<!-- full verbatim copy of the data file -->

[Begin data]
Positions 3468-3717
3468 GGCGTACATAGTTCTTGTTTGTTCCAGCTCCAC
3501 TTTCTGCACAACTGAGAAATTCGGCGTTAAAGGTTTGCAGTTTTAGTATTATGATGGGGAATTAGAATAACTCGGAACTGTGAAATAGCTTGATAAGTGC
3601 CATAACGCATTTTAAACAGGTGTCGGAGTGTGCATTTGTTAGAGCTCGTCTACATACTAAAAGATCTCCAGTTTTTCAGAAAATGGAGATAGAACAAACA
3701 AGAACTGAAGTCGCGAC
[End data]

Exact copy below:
Positions 3468-3717
3468 GGCGTACATAGTTCTTGTTTGTTCCAGCTCCAC
3501 TTTCTGCACAACTGAGAAATTCGGCGTTAAAGGTTTGCAGTTTTAGTATTATGATGGGGAATTAGAATAACTCGGAACTGTGAAATAGCTTGATAAGTGC
3601 CATAACGCATTTTAAACAGGTGTCGGAGTGTGCATTTGTTAGAGCTCGTCTACATACTAAAAGATCTCCAGTTTTTCAGAAAATGGAGATAGAACAAACA
3701 AGAACTGAAGTCGCGAC